Our Mission – like Saint Paul’s – is the Salvation of the World

More than daily monotony, each moment is laced with the potential to change the world by changing those whom we encounter.

by Rev. Jeff Loseke

More often than not, the Second Reading at Mass each Sunday comes from one of the letters of St. Paul.  In many ways, he is a model for us to embrace and to follow, especially 470px-DUJARDIN_Karel_St_Paul_Healing_the_Cripple_at_Lystrain our own identity as Christians, who, like Paul, never met Jesus in the flesh.  There can be no doubt that Christianity would look very differently today—if it existed at all!—without the efforts of St. Paul and his companion missionaries.  For this reason, the  Church has always regarded St. Paul as a model for evangelization and as one of the principal architects of the Church.  Saint Paul’s missionary strategy (i.e., establishing a communal identity among new believers) is precisely what the Catholic Church has always understood as “Sacred Tradition.”  Saint Paul and the other Apostles modeled their style of leadership after that of Jesus Christ and passed it on in a living Tradition.  Jesus gathered His closest followers around Himself and, for a period of about three years, established a way of life that would give them their identity as His Apostles.  He did not hand them a book of instructions; rather, He enjoined upon them a way of life, a communal identity, a Sacred Tradition.  They in turn passed it on to the next generation.

We ourselves should be very aware of this communal aspect of the Sacred Tradition, especially in the weekly ritual of Sunday Mass.  In the Church, there is an old adage: lex orandi, lex credendi, lex vivendi.  In essence, it declares that what we pray is what we believe, and what we believe is how we live.  Ritual, belief, and way of life are intimately tied together.  I know that part of my role as a Priest is to help men and women discover who they are in Jesus Christ.  In so doing, I realize that I am helping them to be defined by their faith in God, which ought to have a concrete effect on their lives when they leave the church building.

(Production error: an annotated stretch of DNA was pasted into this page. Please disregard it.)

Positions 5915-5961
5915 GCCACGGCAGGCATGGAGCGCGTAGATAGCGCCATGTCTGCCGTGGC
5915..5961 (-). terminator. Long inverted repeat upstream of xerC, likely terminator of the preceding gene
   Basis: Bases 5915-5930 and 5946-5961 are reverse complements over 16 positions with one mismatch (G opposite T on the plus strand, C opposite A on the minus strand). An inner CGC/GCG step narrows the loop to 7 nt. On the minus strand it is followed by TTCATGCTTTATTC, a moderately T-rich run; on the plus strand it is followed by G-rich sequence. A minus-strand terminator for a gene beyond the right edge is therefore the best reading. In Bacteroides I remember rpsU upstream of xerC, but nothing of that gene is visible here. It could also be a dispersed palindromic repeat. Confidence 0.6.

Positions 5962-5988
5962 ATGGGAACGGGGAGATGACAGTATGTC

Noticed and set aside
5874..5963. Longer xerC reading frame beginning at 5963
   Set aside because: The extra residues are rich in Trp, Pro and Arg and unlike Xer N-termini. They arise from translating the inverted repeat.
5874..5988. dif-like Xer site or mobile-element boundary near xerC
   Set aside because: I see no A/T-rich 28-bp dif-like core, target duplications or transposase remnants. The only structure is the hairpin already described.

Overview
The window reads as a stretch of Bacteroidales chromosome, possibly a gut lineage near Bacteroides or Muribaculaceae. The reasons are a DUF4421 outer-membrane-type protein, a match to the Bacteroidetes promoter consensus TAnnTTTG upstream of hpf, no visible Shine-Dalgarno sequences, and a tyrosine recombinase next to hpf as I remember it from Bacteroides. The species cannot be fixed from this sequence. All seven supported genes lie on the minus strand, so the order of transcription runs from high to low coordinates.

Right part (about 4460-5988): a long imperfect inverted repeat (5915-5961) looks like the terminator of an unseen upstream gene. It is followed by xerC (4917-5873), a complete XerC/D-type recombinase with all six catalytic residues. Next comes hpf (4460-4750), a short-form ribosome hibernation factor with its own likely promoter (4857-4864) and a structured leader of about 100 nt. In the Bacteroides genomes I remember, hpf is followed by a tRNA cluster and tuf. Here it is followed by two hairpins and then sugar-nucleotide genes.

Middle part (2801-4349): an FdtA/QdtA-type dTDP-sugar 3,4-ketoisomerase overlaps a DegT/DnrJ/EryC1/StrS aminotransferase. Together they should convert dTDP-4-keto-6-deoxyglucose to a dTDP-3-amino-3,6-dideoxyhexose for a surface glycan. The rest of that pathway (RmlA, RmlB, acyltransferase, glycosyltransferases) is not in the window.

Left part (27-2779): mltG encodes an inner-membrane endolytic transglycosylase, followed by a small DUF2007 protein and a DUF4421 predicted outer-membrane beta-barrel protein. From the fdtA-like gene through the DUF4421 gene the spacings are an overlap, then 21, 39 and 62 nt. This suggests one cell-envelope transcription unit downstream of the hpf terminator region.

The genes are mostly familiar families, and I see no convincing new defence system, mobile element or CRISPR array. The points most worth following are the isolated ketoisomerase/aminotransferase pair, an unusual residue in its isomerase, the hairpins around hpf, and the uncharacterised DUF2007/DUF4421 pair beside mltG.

At the end of Mass, we are instructed by the minister to go forth and to spread the Good News by the way we live our own lives.  In essence, we are sent out on mission, just like St. Paul for the salvation of the whole world.  This is certainly something we must reflect upon in our daily lives, especially in moments of difficulty or tedium.  We ought to be reminded just how important each and every opportunity is.  More than daily monotony, each moment is laced with the potential to change the world by changing those whom we encounter.  I imagine St. Paul and his companions recognized this when they chose to do very ordinary things in quite extraordinary ways, thus breathing new life into Christianity.  Why should one think that today we are any less able to have as profound an effect on the world as St. Paul did if it is the same Jesus Christ at work in all of us?  With St. Paul, we too can say, “I live, no longer I, but Christ lives in me” (Galatians 2:20a).


The Reverend Jeffery S. Loseke is a Priest of the Archdiocese of Omaha and is currently the pastor of  St. Charlccn_father-les Borromeo Parish in Gretna, Nebraska.  Ordained in 2000, Fr. Loseke holds a Licentiate in Sacred Theology (S.T.L.) from the Pontifical Athenaeum of St. Anselm in Rome and is working to complete his doctoral degree (Ed.D.) in interdisciplinary leadership through Creighton University in Omaha.  In addition to parish ministry, Fr. Loseke has served as a chaplain in the U.S. Air Force, taught high school theology and college-level philosophy, and has been a presenter for various missions, retreats, and diocesan formation days across the country.


Art: St Paul Healing the Cripple at Lystra by Karel Dujardin, 1663 (Wikimedia Commons)

%d bloggers like this: